Originally Posted by Nigel_Tufnel
# Firewall configuration written by Cisco Systems
# Designed for the Linux VPN Client 4.8.00.0490 Virtual Adapter
# Blocks ALL traffic on eth0 except for tunneled traffic
:INPUT ACCEPT [0:0]
:FORWARD ACCEPT [0:0]
:OUTPUT ACCEPT [0:0]
# Allow all traffic in both directions through the VA adapter
-A INPUT -i cipsec0 -j ACCEPT
-A OUTPUT -o cipsec0 -j ACCEPT
# Accept all encrypted VPN Client traffic in either direction on eth0
-A INPUT -i eth0 -p udp -s 0/0 --sport 500 -d 0/0 --dport 500 -j ACCEPT
-A OUTPUT -o eth0 -p udp -s 0/0 --sport 500 -d 0/0 --dport 500 -j ACCEPT
-A INPUT -i eth0 -p udp -s 0/0 --sport 4500 -d 0/0 --dport 4500 -j ACCEPT
-A OUTPUT -o eth0 -p udp -s 0/0 --sport 4500 -d 0/0 --dport 4500 -j ACCEPT
-A OUTPUT -o eth0 -p udp -s 0/0 --sport 1024: -d 0/0 --dport 29747 -j ACCEPT
# Block all other traffic in either direction on eth0
-A INPUT -i eth0 -j REJECT
-A OUTPUT -o eth0 -j REJECT
It's not clear where this should go. Anyone have some tips?
I'll follow up with unix guys at work to see if they're running iptables or something comparable. Anyone else run into this?
Thanks in advance.
This is a firewall ruleset that can be used in iptables which blocks all traffic on an interface (in this case eth0), except IPsec and the VPN concentrator ports.
You don't need to do anything with the firewall to connect to the VPN concentrator in Linux, you just need the right drivers compiled into the kernel and this program called vpnc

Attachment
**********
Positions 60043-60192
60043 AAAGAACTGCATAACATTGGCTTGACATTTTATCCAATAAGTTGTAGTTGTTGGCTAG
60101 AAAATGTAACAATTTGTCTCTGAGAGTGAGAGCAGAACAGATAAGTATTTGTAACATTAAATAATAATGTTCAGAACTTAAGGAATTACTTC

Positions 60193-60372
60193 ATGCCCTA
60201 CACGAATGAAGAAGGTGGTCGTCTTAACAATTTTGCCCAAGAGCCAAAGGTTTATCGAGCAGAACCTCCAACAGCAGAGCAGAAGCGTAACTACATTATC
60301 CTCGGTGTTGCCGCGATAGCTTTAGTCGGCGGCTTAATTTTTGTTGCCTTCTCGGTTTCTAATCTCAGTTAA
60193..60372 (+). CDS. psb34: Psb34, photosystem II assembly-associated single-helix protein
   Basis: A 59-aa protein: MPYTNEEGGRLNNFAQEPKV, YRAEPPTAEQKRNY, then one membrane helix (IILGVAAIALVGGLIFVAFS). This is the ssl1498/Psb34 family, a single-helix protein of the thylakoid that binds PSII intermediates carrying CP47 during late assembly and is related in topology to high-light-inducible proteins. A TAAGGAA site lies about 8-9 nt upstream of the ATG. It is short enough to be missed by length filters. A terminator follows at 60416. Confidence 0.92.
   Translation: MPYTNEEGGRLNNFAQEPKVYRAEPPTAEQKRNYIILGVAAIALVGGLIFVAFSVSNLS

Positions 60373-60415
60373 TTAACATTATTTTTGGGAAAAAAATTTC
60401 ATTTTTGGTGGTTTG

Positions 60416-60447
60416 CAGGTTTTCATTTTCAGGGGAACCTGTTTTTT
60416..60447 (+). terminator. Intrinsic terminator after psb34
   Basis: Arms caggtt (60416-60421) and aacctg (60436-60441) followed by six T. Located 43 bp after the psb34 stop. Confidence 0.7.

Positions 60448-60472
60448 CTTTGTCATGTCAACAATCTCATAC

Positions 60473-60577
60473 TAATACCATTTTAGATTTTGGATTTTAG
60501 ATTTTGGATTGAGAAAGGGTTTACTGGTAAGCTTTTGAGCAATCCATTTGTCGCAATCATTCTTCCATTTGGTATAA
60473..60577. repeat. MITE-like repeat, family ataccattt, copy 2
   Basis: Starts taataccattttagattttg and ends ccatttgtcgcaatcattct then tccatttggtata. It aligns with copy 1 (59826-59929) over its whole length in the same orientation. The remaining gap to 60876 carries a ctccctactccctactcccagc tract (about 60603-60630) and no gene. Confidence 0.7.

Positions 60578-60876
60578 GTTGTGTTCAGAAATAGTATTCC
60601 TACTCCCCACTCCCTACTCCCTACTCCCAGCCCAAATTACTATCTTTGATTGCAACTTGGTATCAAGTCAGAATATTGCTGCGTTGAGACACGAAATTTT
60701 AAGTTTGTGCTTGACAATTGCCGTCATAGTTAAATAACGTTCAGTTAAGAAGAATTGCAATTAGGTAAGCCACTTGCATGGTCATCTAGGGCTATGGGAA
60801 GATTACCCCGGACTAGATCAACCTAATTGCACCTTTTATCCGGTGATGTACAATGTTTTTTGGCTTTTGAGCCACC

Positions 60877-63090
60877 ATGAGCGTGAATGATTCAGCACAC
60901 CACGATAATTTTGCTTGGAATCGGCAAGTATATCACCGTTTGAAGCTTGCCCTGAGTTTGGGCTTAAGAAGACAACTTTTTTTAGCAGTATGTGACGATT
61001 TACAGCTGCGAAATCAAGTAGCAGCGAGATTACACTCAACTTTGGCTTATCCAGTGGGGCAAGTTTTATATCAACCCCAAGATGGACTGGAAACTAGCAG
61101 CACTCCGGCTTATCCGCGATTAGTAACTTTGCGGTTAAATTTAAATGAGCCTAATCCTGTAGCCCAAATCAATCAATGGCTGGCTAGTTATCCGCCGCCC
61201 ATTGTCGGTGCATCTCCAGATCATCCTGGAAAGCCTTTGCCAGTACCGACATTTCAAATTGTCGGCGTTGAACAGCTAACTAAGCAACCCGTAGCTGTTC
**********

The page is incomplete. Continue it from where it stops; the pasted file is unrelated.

Download, compile & install the vpn client. After the install a directory should have been created /etc/vpnc
Browse this directory, and look for a file, default.conf
. If it doesn't exist, create it with the following lines:
IPSec gateway <ip addr> ; Hostname
IPSec ID <username> ; IPsec Group Auth Name
IPSec secret <password> ; IPsec Group Auth Password
Xauth username <username> ; IPsec User Auth Name
Xauth password <password> ; IPsec User Auth Password
The Xauth username
and password is the one you are presented with when you double click the Connection Entry with the Win/Mac client.
You may not have the IPsec secret
password for the VPN, but this doesn't matter as you can use a program to instantly decrypt the hash stored in Windows.
Browse your VPN Client directory in Windows, i.e - C:\Program Files\Cisco Systems\VPN Client\Profiles
Use WinSCP or another means to send the .pcf files to your Linux system, and put them in the /etc/vpnc/
directory. Edit the file and look for the line which begins "enc_GroupPwd" followed by the hash. This hash is what you will need to get the IPsec secret needed for the .conf file you created.
Run the hash through a decrypter (you should be able to find one on google), if not then you could e-mail me just the hash. It will present you with a password you can use as the IPsec secret
Finish the default.conf file and at your shell type vpnc
. This will parse the /etc/vpnc directory
, find the default.conf
and automatically try to create the VPN with the credentials in the default.conf
If all works it should create the VPN and the PID should be running in the background. If you then type ip route
and check the routes, or ifconfig
If there are problems with creating the VPN, you may have to recompile your kernel. Hope that helps.